II. Causes

  1. Insects
  2. Plastic toys or beads
  3. Cotton, paper
  4. Organic material such as popcorn kernals or vegetable material
    1. Higher risk of infection
  5. Small batteries (may be caustic!, especially button batteries)
    1. Require removal without delay

III. Symptoms

IV. Precautions

  1. Removal risks Tympanic Membrane injury
  2. First attempts at removal are most likely to succeed
    1. Best succes is for graspable objects (e.g. paper)
  3. Risk of ear canal injury and further impaction of foreign body increases with repeat attempt

V. Management

  1. Conscious Sedation may be needed in young children
  2. Kill any live Insects before attempting removal
    1. Rubbing Alcohol or
    2. Lidocaine 2% or
    3. Mineral Oil
  3. Instruments and Methods
    1. Removal under direct visualization
      1. Use otoscope with operative otoscope head (allows a larger channel for instrumentation)
      2. Micro Alligator Forceps: Remove graspable foreign body
      3. More difficult if round, smooth object, in canal for >24 hours, or adjacent to Tympanic Membrane
    2. Cerumen curettes
    3. Ear Irrigation
      1. Do not use in Button Battery foreign body
        1. Caustic, alkaline materials will leach out of the battery when wet
      2. Do not use if organic foreign body
        1. Organic objects that absorb water (e.g. beens) will swell with irrigation, making removal difficult
    4. Katz Extractor
      1. http://www.inhealth.com/category_s/49.htm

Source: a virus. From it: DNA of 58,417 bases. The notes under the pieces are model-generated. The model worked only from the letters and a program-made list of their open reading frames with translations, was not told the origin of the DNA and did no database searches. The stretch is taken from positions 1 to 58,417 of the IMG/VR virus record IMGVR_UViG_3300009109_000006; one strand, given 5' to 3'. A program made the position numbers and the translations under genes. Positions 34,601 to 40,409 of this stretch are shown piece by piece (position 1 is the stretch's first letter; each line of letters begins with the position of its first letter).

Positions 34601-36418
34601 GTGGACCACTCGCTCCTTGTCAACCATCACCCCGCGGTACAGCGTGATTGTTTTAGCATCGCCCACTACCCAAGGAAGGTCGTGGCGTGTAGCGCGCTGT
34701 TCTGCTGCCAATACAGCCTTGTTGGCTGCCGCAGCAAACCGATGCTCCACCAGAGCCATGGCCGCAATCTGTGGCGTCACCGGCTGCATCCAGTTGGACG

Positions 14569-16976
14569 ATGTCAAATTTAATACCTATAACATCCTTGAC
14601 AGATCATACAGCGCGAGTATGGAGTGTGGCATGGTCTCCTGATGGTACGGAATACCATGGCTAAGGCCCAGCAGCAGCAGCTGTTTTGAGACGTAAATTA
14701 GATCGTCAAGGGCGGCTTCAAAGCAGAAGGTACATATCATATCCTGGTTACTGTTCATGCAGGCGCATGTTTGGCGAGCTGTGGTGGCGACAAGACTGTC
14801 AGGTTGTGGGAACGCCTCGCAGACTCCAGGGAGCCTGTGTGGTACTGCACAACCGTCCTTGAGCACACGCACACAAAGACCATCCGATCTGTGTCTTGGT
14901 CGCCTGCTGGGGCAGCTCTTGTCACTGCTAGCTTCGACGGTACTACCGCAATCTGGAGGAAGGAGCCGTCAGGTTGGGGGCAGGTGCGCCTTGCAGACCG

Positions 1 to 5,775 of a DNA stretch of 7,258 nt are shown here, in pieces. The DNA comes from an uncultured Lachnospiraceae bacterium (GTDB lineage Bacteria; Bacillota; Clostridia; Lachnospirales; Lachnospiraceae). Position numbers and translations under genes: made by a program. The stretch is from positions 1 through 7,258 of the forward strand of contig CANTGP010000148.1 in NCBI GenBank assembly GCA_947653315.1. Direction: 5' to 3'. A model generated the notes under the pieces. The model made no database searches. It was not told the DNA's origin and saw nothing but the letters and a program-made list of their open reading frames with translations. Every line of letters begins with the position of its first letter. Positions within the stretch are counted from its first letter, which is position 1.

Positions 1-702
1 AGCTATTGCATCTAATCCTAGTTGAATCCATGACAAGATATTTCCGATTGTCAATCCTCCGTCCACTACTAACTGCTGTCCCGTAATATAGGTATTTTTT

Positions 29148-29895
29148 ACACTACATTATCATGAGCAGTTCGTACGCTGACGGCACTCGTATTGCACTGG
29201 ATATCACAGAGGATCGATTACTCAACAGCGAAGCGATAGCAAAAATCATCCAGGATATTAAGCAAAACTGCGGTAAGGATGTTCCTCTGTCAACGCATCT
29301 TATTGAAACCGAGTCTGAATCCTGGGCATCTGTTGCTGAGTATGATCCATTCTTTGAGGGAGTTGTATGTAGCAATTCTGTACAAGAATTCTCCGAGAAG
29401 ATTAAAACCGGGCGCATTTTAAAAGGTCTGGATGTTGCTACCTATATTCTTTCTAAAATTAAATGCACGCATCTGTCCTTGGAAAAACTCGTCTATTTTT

5. Suction catheter
      1. Exercise caution due to risk of Tympanic Membrane Rupture and ossicle damage
      2. Typically defer Ear Suction to otolaryngology
      3. Use a small catheter tip (e.g. dental suction, "little sucker" pediatric suction tip or Fraser Suction Catheter)
      4. Use the lowest effective suction strength
    6. Tissue Adhesive technique (using Dermabond or cyanoacrylate)
      1. Indicated for dry, hard, non-organic foreign bodies
      2. Apply a drop of Tissue Adhesive to the wooden end of a cotton applicator (e.g. similar to q-tip)
      3. Under direct visualization, apply the freshly glued, wooden tip to the foreign body
      4. Hold the applicator tip against the surface of the foreign body for 30 seconds
      5. Carefully withdraw both the applicator and the foreign body as a unit from the ear canal
      6. Lin in Herbert (2015) EM:Rap 15(2): 6-7
  4. Other measures
    1. Acetone dissolves styrofoam and super glue
    2. Otic antibiotic drops indicated for concurrent Otitis Externa or ear canal Trauma

VI. Management: Referral

  1. Most foreign bodies may be safely deferred to ENT for removal in 1-2 days
    1. Batteries (esp. button batteries) and magnets should be removed emergently (local necrosis risk)
  2. Referral Indications
    1. Young or developmentally delayed patients requiring Conscious Sedation
    2. Ear canal Lacerations, Tympanic Membrane injury or other Trauma on attempted removal
    3. Foreign body refractory to removal attempts (e.g. impacted in canal, posterior or hidden)
    4. Sharp, penetrating or hooked foreign body

VII. References

  1. Claudius and Brown (2017) Crit Dec Emerg Med 31(12): 13-20
  2. Claudius, Behar and Stoner in Herbert (2015) EM:Rap 15(11):2-3
  3. Ansley (1998) Pediatrics 101: 638-41 [PubMed]
  4. DiMuzio (2002) Otol Neurotal 23:473-5 [PubMed]
  5. Heim (2007) Am Fam Physician 76: 1185-9 [PubMed]

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